ICT solutions to tackle aging population

Much of the developed world houses aging population, which increases pressure on shrinking workforces and budgets. Governments and policymakers around the world are looking ways to boost standards of living of their 50-plus population – and they are searching for solution in information technology.

Senior policy officials from APEC member economies and private sector representatives confronted the scope of the demographic challenge facing the region’s economies during an APEC workshop this week in Singapore on strengthening ICT applications for the elderly and people with disabilities.

“A demographic shift of epic proportions is underway in Japan and across many developed and developing economies in the Asia-Pacific,” said Yasushi Yoshida, Director General of ICT Strategic Policy Planning at Japan’s Ministry of Internal Affairs and Communications and a keynote speaker at the workshop.

“It is incumbent upon governments and the business community to work together to bridge the digital divide by harnessing data analytics for greater citizen engagement and further improve public service delivery,” Yoshida adds. “This is particularly the case in areas like healthcare which will put greater strain on financial and human resources through the coming years.”

Japan’s aging rate – the ratio of the population 65 years old and up – is the highest among advanced economies and continues to steadily increase. Its working age population is expected drop by 13 million during the 2010-2030 period and by more than 30 million by 2050, according to the National Institute of Population and Social Security Research in Japan.

Developing and emerging economies are also facing a demographic crunch. China, Korea and Singapore’s aging rates are each expected to exceed 30 per cent by 2050 compared to around 10 per cent in 2010, the United Nations reports. The rate in Indonesia is predicted to jump from around 5 per cent to nearly 20 per cent during this same period.

“We are collaborating to better position our economies to take advantage of unfolding ICT industry developments and help mitigate the effects of population changes in the region in the process,” says Nur Sulyna Abdullah, Chair of the APEC Telecommunications and Information Working Group.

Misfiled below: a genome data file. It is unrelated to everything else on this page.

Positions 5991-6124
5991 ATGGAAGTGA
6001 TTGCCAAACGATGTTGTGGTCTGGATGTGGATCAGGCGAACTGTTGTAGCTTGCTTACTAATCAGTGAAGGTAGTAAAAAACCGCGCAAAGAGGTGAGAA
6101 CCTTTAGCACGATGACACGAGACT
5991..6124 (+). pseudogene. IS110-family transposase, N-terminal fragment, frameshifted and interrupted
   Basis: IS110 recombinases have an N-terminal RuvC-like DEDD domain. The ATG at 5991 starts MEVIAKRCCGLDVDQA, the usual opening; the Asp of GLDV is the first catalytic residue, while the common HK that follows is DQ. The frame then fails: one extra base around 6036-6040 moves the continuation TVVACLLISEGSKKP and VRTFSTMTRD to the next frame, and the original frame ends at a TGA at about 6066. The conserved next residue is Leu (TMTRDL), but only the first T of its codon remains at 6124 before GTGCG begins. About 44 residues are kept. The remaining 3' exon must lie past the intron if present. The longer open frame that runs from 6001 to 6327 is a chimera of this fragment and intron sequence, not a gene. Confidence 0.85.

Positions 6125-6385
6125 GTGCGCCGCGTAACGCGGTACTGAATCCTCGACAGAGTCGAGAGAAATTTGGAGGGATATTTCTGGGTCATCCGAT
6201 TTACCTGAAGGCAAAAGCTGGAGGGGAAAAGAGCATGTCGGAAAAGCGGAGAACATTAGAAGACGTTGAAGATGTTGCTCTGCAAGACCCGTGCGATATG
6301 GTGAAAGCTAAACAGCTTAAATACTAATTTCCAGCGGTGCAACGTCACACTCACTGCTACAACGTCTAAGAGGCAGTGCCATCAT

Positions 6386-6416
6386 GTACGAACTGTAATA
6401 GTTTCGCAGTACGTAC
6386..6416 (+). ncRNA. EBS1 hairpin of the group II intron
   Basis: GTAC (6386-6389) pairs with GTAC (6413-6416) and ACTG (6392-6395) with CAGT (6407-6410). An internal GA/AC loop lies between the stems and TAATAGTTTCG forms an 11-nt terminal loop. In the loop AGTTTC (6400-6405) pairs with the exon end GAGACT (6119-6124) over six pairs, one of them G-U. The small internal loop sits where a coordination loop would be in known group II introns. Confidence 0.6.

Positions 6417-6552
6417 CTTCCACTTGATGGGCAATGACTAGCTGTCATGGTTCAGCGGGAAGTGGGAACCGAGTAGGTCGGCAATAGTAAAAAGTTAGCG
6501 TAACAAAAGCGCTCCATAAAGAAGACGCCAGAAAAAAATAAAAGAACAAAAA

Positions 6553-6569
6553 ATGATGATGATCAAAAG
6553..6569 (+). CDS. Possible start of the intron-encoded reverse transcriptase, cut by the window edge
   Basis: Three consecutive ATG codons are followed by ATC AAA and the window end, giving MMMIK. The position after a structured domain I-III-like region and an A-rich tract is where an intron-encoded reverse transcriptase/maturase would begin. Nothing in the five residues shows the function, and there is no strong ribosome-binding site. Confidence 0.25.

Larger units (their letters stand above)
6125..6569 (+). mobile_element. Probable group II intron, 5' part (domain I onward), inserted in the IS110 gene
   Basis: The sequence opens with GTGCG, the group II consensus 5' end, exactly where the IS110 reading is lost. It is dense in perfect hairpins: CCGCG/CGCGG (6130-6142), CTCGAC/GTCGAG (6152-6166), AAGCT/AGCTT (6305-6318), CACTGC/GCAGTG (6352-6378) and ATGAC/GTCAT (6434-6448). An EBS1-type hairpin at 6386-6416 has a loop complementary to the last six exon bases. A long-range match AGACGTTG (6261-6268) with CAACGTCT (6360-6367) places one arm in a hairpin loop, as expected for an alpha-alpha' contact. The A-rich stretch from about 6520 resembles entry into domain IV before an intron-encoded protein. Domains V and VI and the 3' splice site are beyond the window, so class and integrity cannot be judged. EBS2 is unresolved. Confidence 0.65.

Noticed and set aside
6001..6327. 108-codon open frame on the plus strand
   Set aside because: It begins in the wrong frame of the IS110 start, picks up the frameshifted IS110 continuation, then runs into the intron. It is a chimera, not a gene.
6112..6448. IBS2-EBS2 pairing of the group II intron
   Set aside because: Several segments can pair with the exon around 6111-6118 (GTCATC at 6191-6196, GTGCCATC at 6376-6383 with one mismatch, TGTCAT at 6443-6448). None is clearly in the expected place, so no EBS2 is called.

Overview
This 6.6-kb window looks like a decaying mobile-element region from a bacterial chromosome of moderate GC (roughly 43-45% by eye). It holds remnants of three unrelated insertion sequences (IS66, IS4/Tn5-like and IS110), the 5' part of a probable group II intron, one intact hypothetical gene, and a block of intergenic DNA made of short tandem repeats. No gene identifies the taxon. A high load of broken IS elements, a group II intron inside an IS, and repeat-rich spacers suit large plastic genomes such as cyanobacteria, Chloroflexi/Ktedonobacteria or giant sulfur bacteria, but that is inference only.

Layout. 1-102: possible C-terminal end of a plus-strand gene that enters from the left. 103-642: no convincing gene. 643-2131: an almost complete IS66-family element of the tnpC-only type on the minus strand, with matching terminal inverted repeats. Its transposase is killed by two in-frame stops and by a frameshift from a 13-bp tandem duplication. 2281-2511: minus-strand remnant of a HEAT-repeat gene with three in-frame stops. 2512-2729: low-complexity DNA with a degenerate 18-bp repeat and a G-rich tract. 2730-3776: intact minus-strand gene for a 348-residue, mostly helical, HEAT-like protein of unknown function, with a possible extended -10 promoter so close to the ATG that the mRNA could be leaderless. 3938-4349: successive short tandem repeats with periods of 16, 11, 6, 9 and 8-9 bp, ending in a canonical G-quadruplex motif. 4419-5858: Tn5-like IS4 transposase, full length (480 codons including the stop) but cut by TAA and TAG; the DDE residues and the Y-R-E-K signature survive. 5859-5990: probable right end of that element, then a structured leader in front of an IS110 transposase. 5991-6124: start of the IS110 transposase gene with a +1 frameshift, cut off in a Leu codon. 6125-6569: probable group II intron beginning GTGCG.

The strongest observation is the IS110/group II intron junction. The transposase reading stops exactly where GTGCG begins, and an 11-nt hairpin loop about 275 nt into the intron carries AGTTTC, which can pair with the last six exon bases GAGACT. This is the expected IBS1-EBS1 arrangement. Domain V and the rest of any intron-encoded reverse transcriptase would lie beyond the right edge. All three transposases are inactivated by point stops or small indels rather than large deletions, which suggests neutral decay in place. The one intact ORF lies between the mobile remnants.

“Massive increases in digital data, the rise of cloud computing and public use of smart phones are among the game changing factors guiding the direction of our cooperation,” explains Nur Sulyna, who is also Head of International Affairs, Legal and Commission Secretariat at the Malaysian Communications and Multimedia Commission.

“By making ICT more accessible to a greater number of people, including the elderly and people with disabilities, and enhancing public and private data use, we can do a lot to create paperless environments and reduce operating costs for businesses and economies,” adds Professor Toshio Obi, Director of the APEC e-Government Research Center at Waseda University and overseer of member economies’ multi-year project on ICT for aging society. “We are creating new e-APEC strategy.”

APEC economies are focused on the development of training courses for ICT trainers of the elderly and disabled, assessing the impact of wider ICT adoption and fostering policies that accelerate the production and commercialization of industry innovations that cater to people with special needs.

Further emphasis is on the strengthening of online government services. This includes the exchange of strategies and best practices for optimizing technology infrastructure, back office speed and data use based on inputs from companies and citizens.

“The clock is ticking for Asia-Pacific economies to address the dual challenges of aging populations and declining birthrates,” concludes Dr Alan Bollard, the APEC Secretariat’s Executive Director. “Coordinated efforts to widen ICT access and improve service delivery are helping to raise living standards for the region’s seniors. They are also opening new opportunities for businesses and the next generation of entrepreneurs vital to long-term productivity and growth.”